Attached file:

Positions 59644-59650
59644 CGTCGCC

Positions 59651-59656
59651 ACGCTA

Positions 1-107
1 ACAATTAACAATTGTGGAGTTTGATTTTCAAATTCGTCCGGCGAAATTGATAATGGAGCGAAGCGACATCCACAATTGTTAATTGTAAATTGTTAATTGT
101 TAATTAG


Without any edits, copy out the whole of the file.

Positions 59644-59650
59644 CGTCGCC

Positions 59651-59656
59651 ACGCTA

Positions 1-107
1 ACAATTAACAATTGTGGAGTTTGATTTTCAAATTCGTCCGGCGAAATTGATAATGGAGCGAAGCGACATCCACAATTGTTAATTGTAAATTGTTAATTGT
101 TAATTAG